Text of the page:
For young scribe Caitrin it is a safe haven. This place where nobody else is prepared to go seems exactly what she needs, for Caitrin is fleeing her own demons. As Caitrin comes to know Anluan and his home in more depth she realizes that it is only through her love and determination that the curse can be broken and Anluan and his people set free.
1. Trust can be a hard lesson; hope still more difficult.
2. I cannot expiate my sin, yet I am compelled to try. My mind will not let me rest. There must be something I could have done, some way I could have acted, something I could have changed to snatch victory from bitter defeat.
3. “How could you not know?" His voice was full of wonderment. "You changed me utterly.”
by Meagan Spooner
I can’t wait to read about Yeva. She’s described as a hunter who is very familiar with the forest, but it’s also clear she has no first-hand experience of magic or fairy tales. The book’s description doesn’t give anything away in terms of who the ‘beast’ is and how much of a challenge Yeva faces.
Beauty knows the Beast's forest in her bones—and in her blood. After all, her father is the only hunter who’s ever come close to discovering its secrets. So when her father loses his fortune and moves Yeva and her sisters out of their comfortable home among the aristocracy and back to the outskirts of town, Yeva is secretly relieved. Out in the wilderness, there’s no pressure to make idle chatter with vapid baronessas…or to submit to marrying a wealthy gentleman.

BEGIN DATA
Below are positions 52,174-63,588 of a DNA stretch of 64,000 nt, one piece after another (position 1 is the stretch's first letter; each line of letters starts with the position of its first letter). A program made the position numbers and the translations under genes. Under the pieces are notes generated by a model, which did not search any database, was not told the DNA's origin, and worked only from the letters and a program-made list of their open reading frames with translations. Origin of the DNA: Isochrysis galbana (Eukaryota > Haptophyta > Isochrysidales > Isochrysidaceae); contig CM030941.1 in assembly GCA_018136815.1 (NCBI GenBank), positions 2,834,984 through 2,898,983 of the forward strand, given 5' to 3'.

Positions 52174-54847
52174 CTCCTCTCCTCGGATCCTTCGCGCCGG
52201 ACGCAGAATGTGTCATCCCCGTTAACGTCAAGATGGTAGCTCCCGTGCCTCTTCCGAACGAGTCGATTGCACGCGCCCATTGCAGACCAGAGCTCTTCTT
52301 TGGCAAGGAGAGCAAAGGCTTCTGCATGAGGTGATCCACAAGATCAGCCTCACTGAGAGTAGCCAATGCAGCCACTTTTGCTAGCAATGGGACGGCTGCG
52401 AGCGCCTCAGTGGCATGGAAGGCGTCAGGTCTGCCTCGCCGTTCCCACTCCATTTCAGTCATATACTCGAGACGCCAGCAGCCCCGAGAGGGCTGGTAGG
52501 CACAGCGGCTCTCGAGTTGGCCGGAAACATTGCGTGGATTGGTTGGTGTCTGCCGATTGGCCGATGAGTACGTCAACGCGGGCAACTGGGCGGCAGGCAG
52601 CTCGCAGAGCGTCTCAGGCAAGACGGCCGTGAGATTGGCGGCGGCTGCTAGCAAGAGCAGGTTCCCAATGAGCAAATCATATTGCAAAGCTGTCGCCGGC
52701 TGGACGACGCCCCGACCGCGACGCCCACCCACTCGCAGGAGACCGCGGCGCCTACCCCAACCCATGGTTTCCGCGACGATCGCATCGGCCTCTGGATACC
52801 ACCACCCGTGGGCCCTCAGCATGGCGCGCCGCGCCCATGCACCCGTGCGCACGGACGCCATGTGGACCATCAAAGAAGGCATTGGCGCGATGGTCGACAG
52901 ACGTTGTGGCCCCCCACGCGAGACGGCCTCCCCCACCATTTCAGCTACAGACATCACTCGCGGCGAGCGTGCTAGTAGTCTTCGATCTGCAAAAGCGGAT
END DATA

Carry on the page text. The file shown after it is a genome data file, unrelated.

But Yeva’s father’s misfortune may have cost him his mind, and when he goes missing in the woods, Yeva sets her sights on one prey: the creature he’d been obsessively tracking just before his disappearance. The Beast.
Deaf to her sisters’ protests, Yeva hunts this strange creature back into his own territory—a cursed valley, a ruined castle, and a world of magical creatures that Yeva’s only heard about in fairy tales. A world that can bring her ruin, or salvation. Who will survive: the Beauty, or the Beast?
1. There's no such thing as living happily ever after — there's only living. We make the choice to do it happily.
2. It’s the wanting that brought me here, to her. To another soul as empty as mine, and yet not empty at all, because it’s so full of everything I thought only I ever felt. Her soul against mine feels like music, like a heartbeat, like magic. Like beauty.
3. She hated the indecisiveness of people in town, how they waited to make decisions, took weeks or months or years to settle, until the decisions were made for them by inaction.